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October 2014

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criminal minds reid eat

it's the sickness of an america where nobody is clean

I just ate half of this for dessert:



Yes, that's a tomato roughly the size and shape of a human heart. It's my job to think about these things.

For the record, it was a Russian Orange tomato, and it was delicious. Sweet and mild, with a velvety texture almost like a persimmon. It's not going in the ranks of my absolute favorites, where the Paul Robesons and gigantic German Striped tomatoes dwell... but damn, that was a fine tomato.

I also had a tiny little Garden Peach tomato this morning. It was as translucent as a gooseberry, and fuzzy on the outside. My life was sad before I knew how good a proper tomato could be. Even a garden-grown Beefsteak has nothing on these guys.

I'm not a fan of the heat of summer, but the things it brings to the table--peaches and plums and cherries and raspberries and blueberries, tomatoes, the first Ginger Gold apples... those make me a happy and well-fed bear.

My heart still belongs to autumn, and the Macoun and Stayman apples. But summer gives it a run. Especially since we found a teeny tiny brown tree frog in one of the foundation shrubs this morning. It had such minuscule fingers!
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Oh, bliss! The harvest is coming in.

A few blocks away there's a house where the vegetable garden is in the front yard. Including a grove of sweet corn eight feet high, with long fat brown-tasseled ears. What a beautiful ornament to have in one's front yard.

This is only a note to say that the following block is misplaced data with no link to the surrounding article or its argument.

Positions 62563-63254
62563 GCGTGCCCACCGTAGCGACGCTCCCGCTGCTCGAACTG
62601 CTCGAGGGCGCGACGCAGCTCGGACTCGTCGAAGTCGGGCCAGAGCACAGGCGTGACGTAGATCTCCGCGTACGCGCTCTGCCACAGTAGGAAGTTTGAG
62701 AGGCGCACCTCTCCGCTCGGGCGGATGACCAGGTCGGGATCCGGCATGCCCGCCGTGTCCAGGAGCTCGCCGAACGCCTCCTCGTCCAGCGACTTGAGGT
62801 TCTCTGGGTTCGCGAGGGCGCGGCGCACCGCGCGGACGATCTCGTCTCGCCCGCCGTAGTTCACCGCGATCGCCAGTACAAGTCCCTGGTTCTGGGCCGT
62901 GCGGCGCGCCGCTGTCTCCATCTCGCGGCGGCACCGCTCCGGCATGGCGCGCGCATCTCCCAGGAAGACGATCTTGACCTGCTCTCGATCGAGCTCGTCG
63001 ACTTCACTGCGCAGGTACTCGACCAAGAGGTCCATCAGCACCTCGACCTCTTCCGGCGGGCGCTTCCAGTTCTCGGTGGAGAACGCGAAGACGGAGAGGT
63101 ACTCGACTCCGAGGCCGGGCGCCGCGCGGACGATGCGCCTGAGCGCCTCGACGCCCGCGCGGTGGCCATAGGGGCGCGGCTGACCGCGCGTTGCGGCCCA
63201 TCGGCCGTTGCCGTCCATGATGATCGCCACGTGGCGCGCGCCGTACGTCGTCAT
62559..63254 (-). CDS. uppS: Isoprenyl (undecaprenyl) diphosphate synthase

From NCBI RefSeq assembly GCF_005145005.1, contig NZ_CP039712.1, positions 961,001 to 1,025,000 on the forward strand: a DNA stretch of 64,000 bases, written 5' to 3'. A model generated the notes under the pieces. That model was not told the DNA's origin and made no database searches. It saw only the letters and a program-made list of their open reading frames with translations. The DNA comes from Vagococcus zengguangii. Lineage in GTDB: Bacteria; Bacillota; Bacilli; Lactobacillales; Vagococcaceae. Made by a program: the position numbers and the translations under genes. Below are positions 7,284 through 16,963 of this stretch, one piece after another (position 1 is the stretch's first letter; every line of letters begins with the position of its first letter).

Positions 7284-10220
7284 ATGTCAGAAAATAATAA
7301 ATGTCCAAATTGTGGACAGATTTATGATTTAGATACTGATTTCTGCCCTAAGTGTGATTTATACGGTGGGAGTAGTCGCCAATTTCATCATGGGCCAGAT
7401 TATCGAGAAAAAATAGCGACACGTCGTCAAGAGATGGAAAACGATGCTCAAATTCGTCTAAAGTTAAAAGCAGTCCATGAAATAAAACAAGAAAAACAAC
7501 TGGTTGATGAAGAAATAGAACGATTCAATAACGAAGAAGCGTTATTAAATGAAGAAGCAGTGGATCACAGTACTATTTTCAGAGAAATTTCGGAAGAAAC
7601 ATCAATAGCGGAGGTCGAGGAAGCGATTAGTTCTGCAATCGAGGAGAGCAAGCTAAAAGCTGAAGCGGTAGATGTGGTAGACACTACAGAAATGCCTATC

Oh, the sweeeeeeet corn. I just had some of that, too.

Everything tastes so much better straight from the garden.
My dog shares your love of tomatoes.

http://www.youtube.com/watch?v=ehdq3jhjC5o

(yes, that is a very scraggly tomato plant. I blame the fast growing tree that has put that spot in the shade for most of the day.)
That is one seriously cool tomato.

Here, the Gravenstein apple tree has borne many, many apples the size of that tomato. I don't think I've seen Gravensteins run this big before, and the baby Grimes Golden has huge apples on it as well. This spring was perfect for flowering, pollenation and frost...our last hard frost came after fruit had already set. Not always that lucky.

Alas, our tomatoes suck. Too much cool PNW summer, not enough heat. They are running slow to ripen. So I am virtually enjoying your tomato--thank you so much for sharing the pic.
We get just enough heat in New England for good tomatoes, and it was a disgustingly hot spring and summer, so they are extra good thus year.

One small recompense for 105 degrees and humid.
I am jealous of your ability to grow awesome tomatoes. I think my wife and I are the only two people in New Jersey that can't seem to grow tomatoes worth a damn.

I didn't grow this one; I bought it at the coop. But it's from here in town, which pretty much makes all the difference.
Does this mean you don't do Cherokee Purples?

Heirloom tomatoes are a religious experience.
They're very nice, but Paul Robesons are better*. I've grown both.

*I should say, to my taste. My mom prefers the Cherokee purples.

Edited at 2012-08-23 12:47 pm (UTC)
Man, I thought that was an apple!
I absolutely cannot wait until about mid september, when the honeycrisp apples start coming in. They are the best tart-sweet things, and so huge! Yum.
Autumn is the best time of all. I can feel my mood starting to lift as it approaches in all its glory.
I am so glad I'm not the only person who thinks tomatoes make a fine dessert!
Autumn is the best time. Especially here.
So I hear :-)
I once went to Ithaca, NY, in very early Nov. Just glorious.
Garden Peach, eh?

*makes notes for next year*

I foolishly put in only one tomatillo plant without realizing that they don't self-pollinate, but there are tomatillos! And I am swamped with giant white and small purple and tiny gold tomatoes.

I can't even find my tomato notes from this year; I need to go dig through the vines for the tags. Notes for next year may be overly optimistic.
Would have loved to see a photo of the tree frog! We hear them often here (California Tree Frogs), but rarely see them.

A new summer joy for us has been pluots from the Farmer's Market. Never tasted one before this year, but we eat them for breakfast every day. Will be sad to see them go...